Consulting widely with racing industry participants as well as scientists, animal welfare advocates and others, the Thoroughbred Welfare Aftercare Working Group aims to enhance the welfare outcomes for retired racehorses, unraced horses, and those retired from the breeding industry.
Whether it’s in the public service or his love for the thoroughbred horse and their welfare, former Victorian Premier Dr Denis Napthine is always passionate about whatever he tackles.
A qualified veterinarian, Dr Napthine has turned his hand from the often-arduous task of governing Victoria to establishing a world-class board to work on welfare issues that are so important to the ongoing success of the racing industry.
Vital research is well underway to help guide the recently formed, industry-driven, independent Thoroughbred Aftercare Welfare Working Group (TAWWG) panel that is being chaired by Dr Napthine, in a role the one-time Premier is relishing.
“Already, significant work is being done examining the long-term fate of all thoroughbred foals born across Australia in recent years,” he said.
“We have also commissioned work to examine Australian and world best-practice for the aftercare of our beloved racehorses.”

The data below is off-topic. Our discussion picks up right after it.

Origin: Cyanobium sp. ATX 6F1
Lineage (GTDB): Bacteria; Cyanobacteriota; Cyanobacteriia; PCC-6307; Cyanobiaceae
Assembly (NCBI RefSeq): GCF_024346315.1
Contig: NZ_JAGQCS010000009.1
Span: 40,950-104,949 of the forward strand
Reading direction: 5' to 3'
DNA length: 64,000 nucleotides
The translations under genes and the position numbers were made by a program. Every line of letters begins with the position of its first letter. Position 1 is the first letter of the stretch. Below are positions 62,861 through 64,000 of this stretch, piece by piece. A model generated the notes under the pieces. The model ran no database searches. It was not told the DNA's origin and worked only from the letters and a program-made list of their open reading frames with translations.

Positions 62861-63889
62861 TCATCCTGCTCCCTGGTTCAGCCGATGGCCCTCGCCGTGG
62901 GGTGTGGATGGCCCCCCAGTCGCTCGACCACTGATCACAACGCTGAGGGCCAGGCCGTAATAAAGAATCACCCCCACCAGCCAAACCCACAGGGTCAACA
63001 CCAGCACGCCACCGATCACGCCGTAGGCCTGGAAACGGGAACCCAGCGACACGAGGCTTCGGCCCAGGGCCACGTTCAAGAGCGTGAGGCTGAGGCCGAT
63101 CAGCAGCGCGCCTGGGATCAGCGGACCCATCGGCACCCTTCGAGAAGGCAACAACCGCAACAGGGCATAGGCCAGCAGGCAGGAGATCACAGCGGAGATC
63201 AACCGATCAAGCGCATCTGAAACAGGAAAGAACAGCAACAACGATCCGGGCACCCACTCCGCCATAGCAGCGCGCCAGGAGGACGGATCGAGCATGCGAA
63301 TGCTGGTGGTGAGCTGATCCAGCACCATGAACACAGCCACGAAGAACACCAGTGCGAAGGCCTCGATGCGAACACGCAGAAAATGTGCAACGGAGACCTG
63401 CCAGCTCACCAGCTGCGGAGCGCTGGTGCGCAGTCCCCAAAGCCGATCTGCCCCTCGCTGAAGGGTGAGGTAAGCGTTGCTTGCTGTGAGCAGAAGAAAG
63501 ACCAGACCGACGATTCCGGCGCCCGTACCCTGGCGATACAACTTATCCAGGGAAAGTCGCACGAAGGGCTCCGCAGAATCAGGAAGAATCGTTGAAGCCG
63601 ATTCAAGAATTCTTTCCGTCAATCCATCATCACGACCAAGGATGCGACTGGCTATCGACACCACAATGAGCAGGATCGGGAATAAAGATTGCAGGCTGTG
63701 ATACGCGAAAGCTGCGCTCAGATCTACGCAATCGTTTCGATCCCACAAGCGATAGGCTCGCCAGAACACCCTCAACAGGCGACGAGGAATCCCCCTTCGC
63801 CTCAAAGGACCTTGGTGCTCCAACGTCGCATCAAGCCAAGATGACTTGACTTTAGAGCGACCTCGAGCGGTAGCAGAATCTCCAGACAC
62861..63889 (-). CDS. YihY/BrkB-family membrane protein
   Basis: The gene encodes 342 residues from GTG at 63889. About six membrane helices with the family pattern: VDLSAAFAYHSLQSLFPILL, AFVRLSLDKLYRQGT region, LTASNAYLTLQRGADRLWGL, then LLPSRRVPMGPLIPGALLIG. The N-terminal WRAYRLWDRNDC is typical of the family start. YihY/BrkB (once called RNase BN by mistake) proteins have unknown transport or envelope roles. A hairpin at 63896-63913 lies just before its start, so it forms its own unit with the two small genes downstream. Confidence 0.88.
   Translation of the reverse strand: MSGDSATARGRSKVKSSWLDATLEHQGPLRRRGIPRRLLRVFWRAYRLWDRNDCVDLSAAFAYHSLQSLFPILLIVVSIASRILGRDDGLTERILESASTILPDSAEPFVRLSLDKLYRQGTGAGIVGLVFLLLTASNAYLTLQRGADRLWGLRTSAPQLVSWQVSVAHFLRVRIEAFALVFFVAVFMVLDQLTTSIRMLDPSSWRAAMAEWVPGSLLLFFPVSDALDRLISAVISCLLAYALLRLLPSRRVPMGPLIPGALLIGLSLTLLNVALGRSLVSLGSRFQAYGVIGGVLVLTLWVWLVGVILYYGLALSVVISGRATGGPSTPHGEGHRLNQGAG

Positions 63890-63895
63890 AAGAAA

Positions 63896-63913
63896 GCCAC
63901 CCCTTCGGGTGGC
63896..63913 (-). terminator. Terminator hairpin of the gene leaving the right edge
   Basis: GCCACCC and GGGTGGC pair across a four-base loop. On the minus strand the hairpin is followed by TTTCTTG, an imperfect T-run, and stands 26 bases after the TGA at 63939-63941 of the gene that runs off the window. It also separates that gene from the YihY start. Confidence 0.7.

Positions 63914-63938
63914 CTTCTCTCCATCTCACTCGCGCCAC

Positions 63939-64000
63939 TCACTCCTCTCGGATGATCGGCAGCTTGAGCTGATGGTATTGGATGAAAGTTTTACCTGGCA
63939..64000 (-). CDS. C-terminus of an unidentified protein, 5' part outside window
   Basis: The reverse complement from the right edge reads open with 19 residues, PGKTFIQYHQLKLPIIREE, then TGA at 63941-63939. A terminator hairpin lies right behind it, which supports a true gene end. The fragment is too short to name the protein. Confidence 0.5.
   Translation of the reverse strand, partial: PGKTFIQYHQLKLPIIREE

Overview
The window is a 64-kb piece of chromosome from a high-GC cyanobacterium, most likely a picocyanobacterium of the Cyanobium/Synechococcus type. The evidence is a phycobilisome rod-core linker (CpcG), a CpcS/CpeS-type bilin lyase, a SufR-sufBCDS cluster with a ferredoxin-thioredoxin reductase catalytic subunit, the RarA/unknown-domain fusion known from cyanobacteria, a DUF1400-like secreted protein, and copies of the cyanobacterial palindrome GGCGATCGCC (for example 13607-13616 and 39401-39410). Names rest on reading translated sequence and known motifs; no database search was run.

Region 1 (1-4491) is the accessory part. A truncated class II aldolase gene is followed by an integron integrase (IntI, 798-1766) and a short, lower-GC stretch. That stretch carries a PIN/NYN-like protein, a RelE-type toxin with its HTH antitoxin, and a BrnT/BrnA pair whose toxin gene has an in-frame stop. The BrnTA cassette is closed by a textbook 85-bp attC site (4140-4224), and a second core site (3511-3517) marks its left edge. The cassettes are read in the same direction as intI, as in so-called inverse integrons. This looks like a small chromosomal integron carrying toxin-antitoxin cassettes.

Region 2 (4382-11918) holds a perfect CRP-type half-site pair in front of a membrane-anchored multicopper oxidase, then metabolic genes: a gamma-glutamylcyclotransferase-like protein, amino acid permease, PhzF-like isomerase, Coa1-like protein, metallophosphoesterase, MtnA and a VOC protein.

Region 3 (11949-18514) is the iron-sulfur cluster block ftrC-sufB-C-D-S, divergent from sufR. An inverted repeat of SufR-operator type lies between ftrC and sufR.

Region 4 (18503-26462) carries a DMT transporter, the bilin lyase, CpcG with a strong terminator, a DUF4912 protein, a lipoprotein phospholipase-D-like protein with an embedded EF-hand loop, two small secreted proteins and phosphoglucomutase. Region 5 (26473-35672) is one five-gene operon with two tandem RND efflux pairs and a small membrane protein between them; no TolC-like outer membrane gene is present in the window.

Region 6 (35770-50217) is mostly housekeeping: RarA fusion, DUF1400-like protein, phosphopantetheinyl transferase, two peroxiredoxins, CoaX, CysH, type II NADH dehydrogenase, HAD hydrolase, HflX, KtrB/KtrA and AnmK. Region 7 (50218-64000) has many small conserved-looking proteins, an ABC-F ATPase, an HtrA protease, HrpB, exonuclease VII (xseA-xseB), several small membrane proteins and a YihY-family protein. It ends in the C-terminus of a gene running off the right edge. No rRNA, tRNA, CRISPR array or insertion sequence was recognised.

“In addition, our working group is now receiving submissions from key stakeholders and interested individuals, including racing authorities, breeders and racing participants as well as organisations and people with expertise in animal welfare.”
“Our working group is particularly focused on the long-term welfare of retired racehorses, retired breeders and those young horses who never make it to the track.”
Dr Napthine points out that over the past three years, the number of thoroughbred foals produced in Australia has averaged around 13,000. This number, according to figures, has been decreasing since 2005 and is now significantly below the 18,750 that were born in that year.
According to TAWWG, during the same time period the number of race meetings, races and average number of runners per race has remained relatively constant, despite the decline in foal production.